That’s why social engineering is one of the biggest security risks organizations and cybersecurity experts will face in 2021.
So, what’s the level of risk in social engineering attacks? Well, very much.
Some reports have revealed that 93 percent of data infringements have come from employees who are victims of social engineering attacks without their knowledge. The worst is the fact that the employees may not even know they have faced these attacks until the damage is done.
Even after the data breach, many employees may not know the data breach occurred through their system or mobile device.
Social engineering attacks happen a cyberattacker manipulates the target to access data or to disclose vital personal information. The attackers use formats that play on the victim’s emotions, which makes social engineering a highly potent cyber attack.
A popular tactic is to send messages to the target, making them believe they are helping them solve a problem. That’s the reason why social engineering attacks increased during this pandemic period.
For instance, the attacker may send the target a message, posing as a family member or a fellow employee, and requesting a bank account, an important document, or sensitive data. People fall victim to this type of attack because even the best security system cannot prevent the user from sharing their password or sending files.
To deal with social engineering attacks, most companies organize regular training for their employees to teach them how to recognize these types of attacks and strategies employed by threat actors.
They also set rules and guidelines for employees especially when they are working on sensitive data. For instance, most companies do not allow their employees to share company usernames or passwords online.
And instead of emailing a coworker for a sensitive document, they should rather call them and tell them on phone. These are some of the measures companies have taken to reduce the number of social engineering attacks.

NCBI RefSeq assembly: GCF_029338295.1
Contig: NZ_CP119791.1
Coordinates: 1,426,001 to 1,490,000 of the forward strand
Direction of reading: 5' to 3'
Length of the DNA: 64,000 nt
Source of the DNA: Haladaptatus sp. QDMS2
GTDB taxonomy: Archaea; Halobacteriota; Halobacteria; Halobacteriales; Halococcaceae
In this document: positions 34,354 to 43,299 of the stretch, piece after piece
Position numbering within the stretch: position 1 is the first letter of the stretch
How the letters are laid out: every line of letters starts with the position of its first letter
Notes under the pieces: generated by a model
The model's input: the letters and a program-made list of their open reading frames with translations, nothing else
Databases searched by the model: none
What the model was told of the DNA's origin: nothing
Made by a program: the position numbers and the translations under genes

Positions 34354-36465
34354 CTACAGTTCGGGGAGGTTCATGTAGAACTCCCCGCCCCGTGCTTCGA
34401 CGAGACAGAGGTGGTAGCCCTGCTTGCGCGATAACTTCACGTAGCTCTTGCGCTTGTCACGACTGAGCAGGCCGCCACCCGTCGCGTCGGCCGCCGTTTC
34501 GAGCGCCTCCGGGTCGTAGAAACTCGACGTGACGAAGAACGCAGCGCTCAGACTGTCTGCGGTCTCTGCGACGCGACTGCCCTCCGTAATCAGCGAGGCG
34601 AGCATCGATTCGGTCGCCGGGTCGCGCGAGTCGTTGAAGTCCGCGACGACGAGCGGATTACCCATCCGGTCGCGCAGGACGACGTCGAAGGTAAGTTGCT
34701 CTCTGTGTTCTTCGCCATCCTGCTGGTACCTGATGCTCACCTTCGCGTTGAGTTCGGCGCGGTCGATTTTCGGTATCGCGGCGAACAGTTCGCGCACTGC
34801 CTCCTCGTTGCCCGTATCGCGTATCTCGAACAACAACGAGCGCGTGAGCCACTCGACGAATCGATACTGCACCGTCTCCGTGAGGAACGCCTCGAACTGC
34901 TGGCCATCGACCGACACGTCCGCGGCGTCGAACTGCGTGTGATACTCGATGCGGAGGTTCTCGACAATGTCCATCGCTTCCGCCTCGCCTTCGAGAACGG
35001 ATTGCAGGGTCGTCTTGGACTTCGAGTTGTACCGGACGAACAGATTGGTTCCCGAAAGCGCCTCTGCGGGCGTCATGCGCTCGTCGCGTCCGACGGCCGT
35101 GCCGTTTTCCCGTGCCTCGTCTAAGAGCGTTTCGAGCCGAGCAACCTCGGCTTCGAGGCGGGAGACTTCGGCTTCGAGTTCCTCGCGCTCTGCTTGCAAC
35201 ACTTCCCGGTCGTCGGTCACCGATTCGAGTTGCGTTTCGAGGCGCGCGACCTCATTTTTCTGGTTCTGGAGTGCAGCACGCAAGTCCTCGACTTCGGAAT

As we are getting close to 2021, companies need to spend more money to educate their employees to prevent this type of attack.
Machine learning data poisoning
Machine learning is increasingly becoming more common within enterprises. But with this new development comes new waves of cyberattacks.
After stealing a copy of the original data, the threat actor can start manipulating the models by placing poisoned data into the training tools. The attack could destroy the integrity of any legitimately processed data as a result of the automatic processing by downstream applications.
After the heinous act, the attacker can follow it up with a ransom note, asking the victim to pay a certain amount of money (usually in cryptocurrency) before their files could be restored.
One sad thing about this new ransomware method is the fact that it is very difficult to detect, and almost impossible to recover from. Due to the nature of the attack, the victim will see the payment of the ransom as the best option.
Weaponized Artificial Intelligence
There are reports that threat actors are gradually leveraging machine learning (ML) to increase attacks on systems and networks.
When the ML engines are fed with data from previous attacks, it will enable the ML to find patterns in the system’s defense system, quickly identifying vulnerabilities that can be exploited.
When the threat actors hit other systems and get more data, it will be added to the cyberattack engine to grow the ML.
The number of ransomware attacks on organizations this year went to an unprecedented level. Ransomware involves the threat actor having access to the victim’s computer and locking them out.
They usually ask for ransom before they are allowed access to the system. But in most cases, the hackers lock out the victim from accessing their files, demanding ransom payment before those files can be released. Even if the victim pays the ransom, it is not a guarantee they will get the files back.
That is why a ransomware attack is very dangerous. It could cripple the database of a whole organization, which could cause millions of dollars to gain back.